Indigenous adults aged 18–34 years who had completed Year 12 were more likely than those who had left school at Year 9 or below to rate their health as excellent or very good (57% compared with 45%), and were less likely to rate their health as fair or poor (10% compared with 16%). They were also around half as likely to report high/very high levels of psychological distress in the last four weeks (19% compared with 35%). A similar pattern of association between educational attainment and health outcomes was also observed for Indigenous peoples aged 35 years and over.[98]

The likelihood of engaging in health risk behaviours also decreased with higher levels of schooling. In 2004–05, young adults who had completed Year 12 were half as likely as those who had completed Year 9 or below to regularly smoke and to consume alcohol at long-term risky/ high risk levels. In non-remote areas, Indigenous young people with higher educational attainment were also less likely to be sedentary or engage in low levels of exercise, and to have no usual daily intake of fruit or vegetables.[99]

Education level has also been shown to be positively associated with reductions in the rates of long-term health conditions, particularly heart disease and diet-related illnesses. In 2004–05, Indigenous peoples aged 35 years and over who had completed school to Year 12 were around half as likely to report having diabetes or cardiovascular disease as those who had left school at Year 9 or below. They were also less likely to report eye/ sight problems, osteoporosis and kidney disease.[100]

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9. Housing and homelessness

9.1 Housing tenure

Indigenous households have been defined as households containing at least one Indigenous person of any age, excluding visitors. Of the 166,668 Indigenous households identified in the 2006 Census, 34% were home owners (with or without a mortgage), 59% were renting and 3% had other types of tenure.[101]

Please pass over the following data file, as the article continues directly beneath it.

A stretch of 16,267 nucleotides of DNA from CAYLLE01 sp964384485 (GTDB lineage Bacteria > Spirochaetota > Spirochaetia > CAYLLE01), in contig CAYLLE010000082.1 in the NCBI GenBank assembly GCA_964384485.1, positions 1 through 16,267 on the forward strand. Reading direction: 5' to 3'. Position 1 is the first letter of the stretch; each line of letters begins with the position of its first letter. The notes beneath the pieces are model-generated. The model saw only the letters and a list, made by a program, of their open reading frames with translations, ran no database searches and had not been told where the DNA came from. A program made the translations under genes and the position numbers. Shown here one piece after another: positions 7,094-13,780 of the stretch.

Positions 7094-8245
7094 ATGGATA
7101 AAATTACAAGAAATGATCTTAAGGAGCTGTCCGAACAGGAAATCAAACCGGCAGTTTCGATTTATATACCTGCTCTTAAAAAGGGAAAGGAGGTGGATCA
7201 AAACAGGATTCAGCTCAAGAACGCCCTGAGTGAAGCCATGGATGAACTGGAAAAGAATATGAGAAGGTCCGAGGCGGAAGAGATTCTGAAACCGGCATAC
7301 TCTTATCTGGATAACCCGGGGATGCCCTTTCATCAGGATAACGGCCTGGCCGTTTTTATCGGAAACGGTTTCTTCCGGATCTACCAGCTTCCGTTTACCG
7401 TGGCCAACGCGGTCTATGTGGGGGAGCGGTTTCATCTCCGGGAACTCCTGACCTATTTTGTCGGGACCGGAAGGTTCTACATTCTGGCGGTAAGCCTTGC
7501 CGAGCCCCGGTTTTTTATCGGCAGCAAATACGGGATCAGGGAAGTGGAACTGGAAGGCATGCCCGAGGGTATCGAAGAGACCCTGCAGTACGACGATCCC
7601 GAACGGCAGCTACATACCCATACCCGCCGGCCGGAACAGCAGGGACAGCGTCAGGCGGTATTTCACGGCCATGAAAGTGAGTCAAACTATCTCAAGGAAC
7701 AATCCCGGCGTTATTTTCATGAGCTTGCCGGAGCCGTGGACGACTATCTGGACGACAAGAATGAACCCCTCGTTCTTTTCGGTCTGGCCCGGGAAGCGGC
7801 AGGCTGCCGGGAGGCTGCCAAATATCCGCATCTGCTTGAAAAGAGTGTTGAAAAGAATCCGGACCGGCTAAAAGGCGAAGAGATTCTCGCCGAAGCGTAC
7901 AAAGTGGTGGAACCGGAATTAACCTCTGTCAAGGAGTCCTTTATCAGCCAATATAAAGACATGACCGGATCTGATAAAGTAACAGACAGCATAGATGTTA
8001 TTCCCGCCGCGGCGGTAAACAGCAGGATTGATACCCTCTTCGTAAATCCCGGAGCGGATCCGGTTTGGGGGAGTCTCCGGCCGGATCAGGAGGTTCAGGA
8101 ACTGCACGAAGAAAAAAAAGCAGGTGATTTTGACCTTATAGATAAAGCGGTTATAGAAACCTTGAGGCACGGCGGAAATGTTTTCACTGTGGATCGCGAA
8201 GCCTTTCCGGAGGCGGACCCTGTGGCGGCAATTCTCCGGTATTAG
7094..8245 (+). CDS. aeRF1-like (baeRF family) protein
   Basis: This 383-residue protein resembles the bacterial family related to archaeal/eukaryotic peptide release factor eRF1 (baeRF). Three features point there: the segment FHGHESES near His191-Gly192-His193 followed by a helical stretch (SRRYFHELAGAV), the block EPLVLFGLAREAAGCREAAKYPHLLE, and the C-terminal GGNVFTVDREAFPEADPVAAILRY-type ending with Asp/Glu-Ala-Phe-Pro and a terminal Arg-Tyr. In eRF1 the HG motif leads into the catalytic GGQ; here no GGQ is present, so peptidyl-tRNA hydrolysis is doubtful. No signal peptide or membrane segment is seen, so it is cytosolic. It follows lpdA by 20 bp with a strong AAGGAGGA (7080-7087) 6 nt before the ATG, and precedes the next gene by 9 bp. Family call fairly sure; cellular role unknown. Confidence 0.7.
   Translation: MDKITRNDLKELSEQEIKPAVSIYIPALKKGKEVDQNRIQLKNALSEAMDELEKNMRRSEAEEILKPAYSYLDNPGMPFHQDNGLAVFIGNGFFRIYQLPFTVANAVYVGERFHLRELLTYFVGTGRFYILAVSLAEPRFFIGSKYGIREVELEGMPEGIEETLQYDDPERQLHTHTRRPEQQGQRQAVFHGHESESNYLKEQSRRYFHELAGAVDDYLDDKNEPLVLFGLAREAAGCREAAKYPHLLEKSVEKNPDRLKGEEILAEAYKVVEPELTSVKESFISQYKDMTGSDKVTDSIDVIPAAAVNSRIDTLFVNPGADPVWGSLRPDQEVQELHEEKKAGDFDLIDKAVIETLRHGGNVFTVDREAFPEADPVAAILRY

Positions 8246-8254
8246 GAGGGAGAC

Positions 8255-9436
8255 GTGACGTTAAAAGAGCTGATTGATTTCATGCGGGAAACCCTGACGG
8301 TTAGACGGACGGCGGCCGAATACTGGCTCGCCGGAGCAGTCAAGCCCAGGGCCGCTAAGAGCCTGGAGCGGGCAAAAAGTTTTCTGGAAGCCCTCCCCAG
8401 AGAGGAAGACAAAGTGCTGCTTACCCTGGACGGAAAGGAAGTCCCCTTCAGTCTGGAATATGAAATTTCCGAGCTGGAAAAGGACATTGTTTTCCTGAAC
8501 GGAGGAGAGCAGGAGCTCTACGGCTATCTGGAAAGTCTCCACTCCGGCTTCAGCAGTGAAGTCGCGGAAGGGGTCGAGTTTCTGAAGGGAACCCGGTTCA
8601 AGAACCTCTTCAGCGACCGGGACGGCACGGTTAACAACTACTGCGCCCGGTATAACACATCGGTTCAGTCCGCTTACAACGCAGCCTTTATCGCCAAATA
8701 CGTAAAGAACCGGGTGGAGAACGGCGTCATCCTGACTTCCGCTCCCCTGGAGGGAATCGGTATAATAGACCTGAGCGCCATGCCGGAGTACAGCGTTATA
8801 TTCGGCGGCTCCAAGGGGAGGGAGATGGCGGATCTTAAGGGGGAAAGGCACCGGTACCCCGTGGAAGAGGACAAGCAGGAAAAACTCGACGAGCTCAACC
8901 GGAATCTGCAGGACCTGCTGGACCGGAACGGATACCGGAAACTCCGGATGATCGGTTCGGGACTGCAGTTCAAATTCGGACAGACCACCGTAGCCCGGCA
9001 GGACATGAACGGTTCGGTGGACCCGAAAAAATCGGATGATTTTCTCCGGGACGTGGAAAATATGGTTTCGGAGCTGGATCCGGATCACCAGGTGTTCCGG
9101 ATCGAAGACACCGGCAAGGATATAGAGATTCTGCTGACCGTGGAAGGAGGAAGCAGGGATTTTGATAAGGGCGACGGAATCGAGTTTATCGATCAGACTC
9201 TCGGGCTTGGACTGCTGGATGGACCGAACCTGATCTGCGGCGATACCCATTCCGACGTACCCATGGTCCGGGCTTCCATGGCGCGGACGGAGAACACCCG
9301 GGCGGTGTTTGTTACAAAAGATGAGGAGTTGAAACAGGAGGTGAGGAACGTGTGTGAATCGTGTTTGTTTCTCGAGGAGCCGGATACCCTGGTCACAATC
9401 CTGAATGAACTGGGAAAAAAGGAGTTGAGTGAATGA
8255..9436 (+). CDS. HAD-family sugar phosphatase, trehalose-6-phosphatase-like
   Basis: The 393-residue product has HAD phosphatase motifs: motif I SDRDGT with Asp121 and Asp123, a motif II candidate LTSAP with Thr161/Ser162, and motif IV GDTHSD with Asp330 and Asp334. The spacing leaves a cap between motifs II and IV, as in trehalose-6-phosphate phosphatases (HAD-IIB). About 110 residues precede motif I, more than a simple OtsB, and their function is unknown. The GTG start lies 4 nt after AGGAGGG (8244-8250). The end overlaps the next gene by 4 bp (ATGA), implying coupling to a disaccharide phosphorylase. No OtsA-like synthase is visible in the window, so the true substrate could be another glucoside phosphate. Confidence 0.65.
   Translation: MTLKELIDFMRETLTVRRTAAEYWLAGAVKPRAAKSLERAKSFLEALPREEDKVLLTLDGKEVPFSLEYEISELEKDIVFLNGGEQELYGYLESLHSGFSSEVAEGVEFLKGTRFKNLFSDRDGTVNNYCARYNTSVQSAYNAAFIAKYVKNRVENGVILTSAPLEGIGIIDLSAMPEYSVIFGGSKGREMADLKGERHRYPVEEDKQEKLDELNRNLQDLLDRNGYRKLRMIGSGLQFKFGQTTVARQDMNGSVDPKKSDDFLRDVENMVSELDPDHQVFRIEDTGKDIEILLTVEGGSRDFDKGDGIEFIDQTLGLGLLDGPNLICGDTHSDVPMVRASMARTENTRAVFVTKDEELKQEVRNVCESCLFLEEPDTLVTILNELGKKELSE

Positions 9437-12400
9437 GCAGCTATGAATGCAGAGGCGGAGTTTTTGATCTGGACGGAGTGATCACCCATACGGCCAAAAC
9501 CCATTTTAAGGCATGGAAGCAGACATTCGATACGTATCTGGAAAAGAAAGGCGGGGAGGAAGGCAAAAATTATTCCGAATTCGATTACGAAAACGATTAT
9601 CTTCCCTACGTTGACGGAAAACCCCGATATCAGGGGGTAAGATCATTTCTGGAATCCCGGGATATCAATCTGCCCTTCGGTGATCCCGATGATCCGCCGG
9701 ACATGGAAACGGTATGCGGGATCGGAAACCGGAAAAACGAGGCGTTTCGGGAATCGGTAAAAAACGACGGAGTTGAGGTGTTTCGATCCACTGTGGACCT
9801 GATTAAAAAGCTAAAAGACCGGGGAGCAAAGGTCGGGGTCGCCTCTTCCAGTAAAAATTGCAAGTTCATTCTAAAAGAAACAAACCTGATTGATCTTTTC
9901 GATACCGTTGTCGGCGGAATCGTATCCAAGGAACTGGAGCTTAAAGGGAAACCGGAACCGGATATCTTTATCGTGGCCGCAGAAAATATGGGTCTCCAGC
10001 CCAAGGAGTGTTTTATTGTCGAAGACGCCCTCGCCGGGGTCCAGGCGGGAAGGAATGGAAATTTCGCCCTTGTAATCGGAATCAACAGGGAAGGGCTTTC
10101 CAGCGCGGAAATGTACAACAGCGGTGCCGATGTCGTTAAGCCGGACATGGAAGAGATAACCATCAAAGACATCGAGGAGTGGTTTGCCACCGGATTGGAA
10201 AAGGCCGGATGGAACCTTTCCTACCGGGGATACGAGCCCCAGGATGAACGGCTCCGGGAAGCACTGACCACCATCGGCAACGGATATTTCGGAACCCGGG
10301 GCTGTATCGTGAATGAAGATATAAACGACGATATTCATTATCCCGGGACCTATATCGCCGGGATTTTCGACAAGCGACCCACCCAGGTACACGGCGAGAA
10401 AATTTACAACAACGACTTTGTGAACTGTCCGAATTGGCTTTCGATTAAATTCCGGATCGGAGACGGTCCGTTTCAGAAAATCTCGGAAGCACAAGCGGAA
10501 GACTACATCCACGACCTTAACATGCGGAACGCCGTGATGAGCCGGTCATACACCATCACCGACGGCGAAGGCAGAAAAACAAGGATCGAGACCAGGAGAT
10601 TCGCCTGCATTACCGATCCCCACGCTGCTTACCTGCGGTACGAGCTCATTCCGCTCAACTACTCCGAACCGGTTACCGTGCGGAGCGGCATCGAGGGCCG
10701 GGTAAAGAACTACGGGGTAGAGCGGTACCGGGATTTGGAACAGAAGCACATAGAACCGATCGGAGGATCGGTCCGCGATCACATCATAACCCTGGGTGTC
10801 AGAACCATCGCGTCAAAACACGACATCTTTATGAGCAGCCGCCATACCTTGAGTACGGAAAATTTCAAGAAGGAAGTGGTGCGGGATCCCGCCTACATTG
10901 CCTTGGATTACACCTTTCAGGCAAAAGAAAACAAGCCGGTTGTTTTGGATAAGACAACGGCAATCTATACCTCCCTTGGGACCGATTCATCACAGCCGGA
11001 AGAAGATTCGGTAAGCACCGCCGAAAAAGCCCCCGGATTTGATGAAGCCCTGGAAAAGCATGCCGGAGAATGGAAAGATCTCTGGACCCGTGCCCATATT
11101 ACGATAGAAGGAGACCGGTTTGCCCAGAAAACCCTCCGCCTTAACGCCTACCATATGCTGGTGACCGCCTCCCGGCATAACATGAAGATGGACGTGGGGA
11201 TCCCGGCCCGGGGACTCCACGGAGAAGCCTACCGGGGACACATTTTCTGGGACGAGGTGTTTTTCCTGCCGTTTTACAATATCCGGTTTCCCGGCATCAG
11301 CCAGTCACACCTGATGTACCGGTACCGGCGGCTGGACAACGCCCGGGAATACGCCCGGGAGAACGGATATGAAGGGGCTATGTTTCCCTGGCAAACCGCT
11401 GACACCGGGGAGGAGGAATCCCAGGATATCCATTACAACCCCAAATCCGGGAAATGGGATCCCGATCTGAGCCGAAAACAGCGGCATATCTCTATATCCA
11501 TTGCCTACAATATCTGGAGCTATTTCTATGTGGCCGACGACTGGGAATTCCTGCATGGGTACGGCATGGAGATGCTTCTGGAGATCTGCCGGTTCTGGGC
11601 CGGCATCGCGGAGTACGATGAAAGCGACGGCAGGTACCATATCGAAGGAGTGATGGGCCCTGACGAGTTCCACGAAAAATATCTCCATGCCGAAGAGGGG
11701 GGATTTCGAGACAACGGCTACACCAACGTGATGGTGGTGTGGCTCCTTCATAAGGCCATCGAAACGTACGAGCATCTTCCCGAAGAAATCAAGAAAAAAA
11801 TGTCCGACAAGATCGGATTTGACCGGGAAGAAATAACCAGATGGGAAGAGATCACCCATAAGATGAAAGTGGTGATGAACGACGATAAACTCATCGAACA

Between 2001 and 2006 the proportion of Indigenous home owner households increased from 31% to 34%. The proportions of Indigenous households renting from Indigenous or mainstream community housing organisations and those renting from private or other providers, fell by around two percentage points between 2001 and 2006, while the proportion of Indigenous households renting from state housing authorities remained relatively unchanged over this period.[102]

In comparison, 69% of the estimated 7 million other Australian households were home owners (with or without a mortgage) 26% were renting and 2% had other tenure types.[103]

Generally speaking, in remote areas, Indigenous peoples are less likely to own their home than in urban centres. This, in part, reflects the type of tenures available to people on traditional Indigenous lands.[104] However the issue of ownership in remote communities is more complex than simply relating to “types of tenure”. Issues such as availability of housing purchase stock, affordability and regular employment/ income streams are contributing factors.

Of among the 98,100 Indigenous households in rental accommodation, 27% were renting privately, 20% were renting from state or territory housing authorities, and 9% were renting from Indigenous or mainstream community housing organisations.